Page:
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STOP, CUT & FIX

FREQUENTLY ASKED QUESTIONS

WHAT WOULD THIS PLAN DO?

This two-year continuing appropriations bill would provide government funding until September 30, 2018, at levels already set in law by Congress. It would reduce discretionary government spending in 2018 to $1.064 trillion—a level already established in federal law—and ensure that no impending government shutdowns are used as leverage to break this cap. Congress could still spend more money for domestic or defense emergencies, but those decisions would be made based on the merits of the spending—not the urgency of a shutdown.

WHAT PROBLEM DOES THIS BUDGET STRATEGY ADDRESS?

It is a fact that politicians in Washington are driving America toward bankruptcy. In recognition of this looming disaster, Congress and the president made a promise to the American people to cut spending by at least $2.1 trillion between 2011 and 2021 via annual caps on how much Congress can spend.

Unfortunately, Republicans and Democrats have repeatedly refused to live within these limits—even though they are the ones who set them. Washington has repeatedly broken its word by increasing spending above the agreed-upon funding levels for four consecutive years. Spending increased by $48.8 billion in 2014, $18.5 billion in 2015, $50 billion in 2016, and is set to increase $30 billion next year. This irresponsible cycle has to stop.

WHY WAS THE BUDGET CONTROL ACT CREATED?

The first years of the Obama Administration were defined by record-breaking spending and debt. At the time, federal spending had skyrocketed from $2.7 trillion in 2007 to $3.6 trillion by 2011. As a percentage of the economy, spending increased from 19.1% to 23.4%—the highest level since the end of World War II. Yet runaway federal spending failed to significantly spur economic growth as its supporters believed it would, only fueling the national debt instead. From January 2009 to January 2011 the federal debt grew by $3.3 trillion, or 31%, in just two years.

To curb this debt, Congress fought for significant spending reforms in 2011 before lawmakers would grant President Obama’s request to increase the debt limit and allow more borrowing. The result of this showdown was something rare in Washington—a compromise that actually reduced spending and debt. President Obama signed the ensuing Budget Control Amendment (BCA) on August 2, 2011. Since then, the spending caps have led to lower discretionary spending and helped significantly shrink the annual budget deficit.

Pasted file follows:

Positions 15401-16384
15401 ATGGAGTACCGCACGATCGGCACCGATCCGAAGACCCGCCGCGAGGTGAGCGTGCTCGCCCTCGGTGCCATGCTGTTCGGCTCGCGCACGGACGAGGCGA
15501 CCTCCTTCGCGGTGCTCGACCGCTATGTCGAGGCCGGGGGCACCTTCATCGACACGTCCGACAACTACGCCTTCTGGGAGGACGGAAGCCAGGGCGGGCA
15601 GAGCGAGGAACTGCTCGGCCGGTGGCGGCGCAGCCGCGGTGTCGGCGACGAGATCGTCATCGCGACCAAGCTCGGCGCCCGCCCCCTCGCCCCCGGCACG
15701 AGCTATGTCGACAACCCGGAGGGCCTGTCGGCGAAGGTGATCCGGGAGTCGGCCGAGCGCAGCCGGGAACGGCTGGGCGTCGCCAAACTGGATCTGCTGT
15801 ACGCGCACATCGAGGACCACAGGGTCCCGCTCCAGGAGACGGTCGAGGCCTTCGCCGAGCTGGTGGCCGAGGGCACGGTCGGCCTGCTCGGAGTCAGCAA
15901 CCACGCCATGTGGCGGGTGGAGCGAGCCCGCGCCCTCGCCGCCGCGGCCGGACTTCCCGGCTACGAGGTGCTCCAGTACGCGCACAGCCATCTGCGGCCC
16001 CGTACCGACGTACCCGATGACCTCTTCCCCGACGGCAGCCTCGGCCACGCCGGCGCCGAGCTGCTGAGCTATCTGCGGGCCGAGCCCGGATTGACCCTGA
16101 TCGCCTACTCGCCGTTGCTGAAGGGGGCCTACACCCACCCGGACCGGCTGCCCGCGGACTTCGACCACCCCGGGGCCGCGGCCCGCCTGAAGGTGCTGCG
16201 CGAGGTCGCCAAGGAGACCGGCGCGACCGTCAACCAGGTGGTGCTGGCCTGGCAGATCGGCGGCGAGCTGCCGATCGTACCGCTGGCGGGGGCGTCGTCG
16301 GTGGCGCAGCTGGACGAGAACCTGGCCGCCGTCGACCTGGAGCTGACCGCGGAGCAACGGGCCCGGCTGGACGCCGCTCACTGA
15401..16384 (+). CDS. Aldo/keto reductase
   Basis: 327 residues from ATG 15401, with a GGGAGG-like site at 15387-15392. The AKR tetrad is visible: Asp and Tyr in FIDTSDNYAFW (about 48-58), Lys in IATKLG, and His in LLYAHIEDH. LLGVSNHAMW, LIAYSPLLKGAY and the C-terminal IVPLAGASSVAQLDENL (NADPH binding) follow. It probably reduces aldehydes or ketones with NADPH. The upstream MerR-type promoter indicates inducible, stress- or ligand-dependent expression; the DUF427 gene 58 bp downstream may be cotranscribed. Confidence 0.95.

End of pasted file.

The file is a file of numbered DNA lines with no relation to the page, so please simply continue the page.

WHY IS IT IMPORTANT TO KEEP THE REST OF THE SPENDING CAPS IN PLACE?

The spending caps were heralded as a rare win for fiscal sanity. From 2011 to 2014, the Budget Control Act reduced discretionary spending by 7 percent, or $87 billion. As a result, total federal spending fell in 2012 and 2013, marking the first time the size of the federal government was reduced for two consecutive years since 1955. Not surprisingly, deficits fell as well, from $1.3 trillion in 2011 to $485 billion in 2015. But is has not been enough. We are still heading toward a collision course with bankruptcy, and every time Congress breaks the spending caps it accelerates the crisis. If Congress can’t even sustain the modest caps it put in place, how can it be expected to address the bigger problems of rampant corporate welfare and unsustainable entitlement spending?

DON’T WE NEED TO INCREASE SPENDING IN ORDER TO SPUR ECONOMIC GROWTH?

Higher government spending and record levels of debt in recent years have hurt hardworking Americans, not helped them. Since 2009, federal spending has grown by 23 percent, while family incomes have fallen by 2.3 percent. But falling incomes aren’t the only problem: There are now fewer homeowners, fewer people in the workforce, and more people dependent on government assistance. On top of the negative impact of higher spending, the government is already wasting hundreds of billions every year.

ISN’T A FY 2017 SPENDING CAP OF $1.070 TRILLION STILL AN INCREASE ABOVE THE BCA’S ORIGINAL CAP?